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and Beyond: Sociolinguistics in European Deaf Communities|
What does this mean when applied to Deaf people in Britain?5 When BSL first began to be identified in scholarly terms as a language in the 1970s, the language abilities that were seen as having value (in economic terms) for Deaf people were English, spoken and written, and English-influenced signed varieties. The 1980s and 1990s have seen a broad, strong shift here. BSL has now been named and taught and has a relatively high public profile with an infrastructure.6 In other words, it has been industrialized and now carries an economic status of its own. Deaf people have a range of “socially accepted” linguistic potentialities, therefore, which they may (or may not) operationalize within daily life.
How do young adult BSL users feel about the language and the communication choices they make? The ontological position taken here led to qualitative interviewing as an appropriate way to explore the views and understandings that are meaningful properties of the social reality in focus. The interviews reported here indeed provide some revealing perspectives with an apparent ideological commonality, centering on the interviewees’ evident matter-of-fact readiness to make pragmatic accommodations to external linguistic circumstances. The data reported are drawn from fieldwork conducted in Britain under my supervision by Deaf researchers Jen Dodds and Helen Phillips.7 The interviewees are all between 20 and 29 years of age. They come, in terms of language influences, from a full range of school and family backgrounds and describe themselves variously—using terminology of their own choosing, which is not a part of the material analyzed here—in terms of linguistic identities.8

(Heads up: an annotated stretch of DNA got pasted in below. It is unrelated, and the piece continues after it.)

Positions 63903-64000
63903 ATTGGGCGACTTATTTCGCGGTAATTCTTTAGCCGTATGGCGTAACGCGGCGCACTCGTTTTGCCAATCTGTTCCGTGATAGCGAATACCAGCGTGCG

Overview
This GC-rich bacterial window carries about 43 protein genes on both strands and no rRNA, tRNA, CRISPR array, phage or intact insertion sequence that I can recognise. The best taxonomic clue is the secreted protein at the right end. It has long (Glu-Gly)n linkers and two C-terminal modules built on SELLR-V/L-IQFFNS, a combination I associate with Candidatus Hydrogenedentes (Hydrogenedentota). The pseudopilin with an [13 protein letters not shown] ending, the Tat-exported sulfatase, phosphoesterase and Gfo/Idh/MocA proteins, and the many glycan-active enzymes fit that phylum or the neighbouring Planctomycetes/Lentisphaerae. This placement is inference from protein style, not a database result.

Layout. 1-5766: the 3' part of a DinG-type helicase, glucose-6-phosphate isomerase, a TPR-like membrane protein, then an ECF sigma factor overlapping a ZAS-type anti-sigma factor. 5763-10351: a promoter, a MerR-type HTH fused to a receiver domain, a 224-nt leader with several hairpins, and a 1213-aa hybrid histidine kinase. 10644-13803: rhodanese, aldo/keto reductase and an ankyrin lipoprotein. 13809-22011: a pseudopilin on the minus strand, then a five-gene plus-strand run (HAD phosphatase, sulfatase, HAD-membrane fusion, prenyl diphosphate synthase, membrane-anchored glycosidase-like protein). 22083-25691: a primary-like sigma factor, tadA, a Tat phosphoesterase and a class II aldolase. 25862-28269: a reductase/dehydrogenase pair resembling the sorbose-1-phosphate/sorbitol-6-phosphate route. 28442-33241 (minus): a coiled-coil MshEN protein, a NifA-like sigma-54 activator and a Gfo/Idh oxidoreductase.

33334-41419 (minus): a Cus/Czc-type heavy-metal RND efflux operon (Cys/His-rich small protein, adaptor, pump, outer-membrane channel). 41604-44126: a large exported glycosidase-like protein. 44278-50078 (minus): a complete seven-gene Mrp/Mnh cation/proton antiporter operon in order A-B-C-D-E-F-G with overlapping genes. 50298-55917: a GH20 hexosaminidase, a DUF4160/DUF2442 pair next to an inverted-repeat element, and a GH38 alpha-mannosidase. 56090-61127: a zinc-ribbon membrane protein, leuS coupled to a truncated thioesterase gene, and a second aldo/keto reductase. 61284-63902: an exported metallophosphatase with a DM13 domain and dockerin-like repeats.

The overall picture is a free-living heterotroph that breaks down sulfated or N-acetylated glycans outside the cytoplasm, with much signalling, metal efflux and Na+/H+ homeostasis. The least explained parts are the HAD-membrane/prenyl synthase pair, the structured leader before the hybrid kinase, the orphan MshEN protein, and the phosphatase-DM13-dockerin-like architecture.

Interviewees were recruited by the two Deaf researchers, both U.K.-educated and in their twenties. Information was disseminated using the researchers’ own extensive social networks as community members to identify interviewees on a friend-of-a-friend basis. To widen the “catchment” population, interviewees were also identified following recruitment via the British Deaf News (national magazine); BBC Read Hear teletext pages; local Deaf organizations’ magazines; Deaf clubs; local mainstream newspapers, libraries, and Citizens Advice Bureaus; websites of voluntary organizations and independent Deaf groups; website bulletin boards for young deaf people; and the widely accessed, independent Deaf-U.K. e-group. Thus the sample encapsulates a relevant range of people, with a functional balance between generating a degree of intersubjective understanding among participants and maintaining a degree of social distance. Qualitative interviewing is acknowledged as involving the construction or reconstruction of knowledge more than the “excavation” of it (Mason 2002; Kvale 1996). The sampling can be seen throughout as purposive (in the sense of Robson 1993), and the conclusions should be read with due caution in this respect.
Forty-three face-to-face, semistructured, videotaped interviews took place, allowing people to answer more on their own terms than the standardized interview permits but still providing a greater structure for comparability than that of the focused interview (see May 2001). The interviews took place in contexts of the interviewees’ choosing in order to maximize their comfort. In conducting the interviews, both researchers (who self-identify as BSL users) signed directly to the interviewees and sought to adjust their mode of communication as necessary to ensure the interviewees had full access and were using the language they felt most comfortable with. Interviews were transcribed into English in full by the researchers, supported where needed by qualified British Sign Language/English interpreters. Final decisions on the transcripts were made by the Deaf researchers. Interviewees were assured that their identities would not be revealed to anyone outside of the research workers.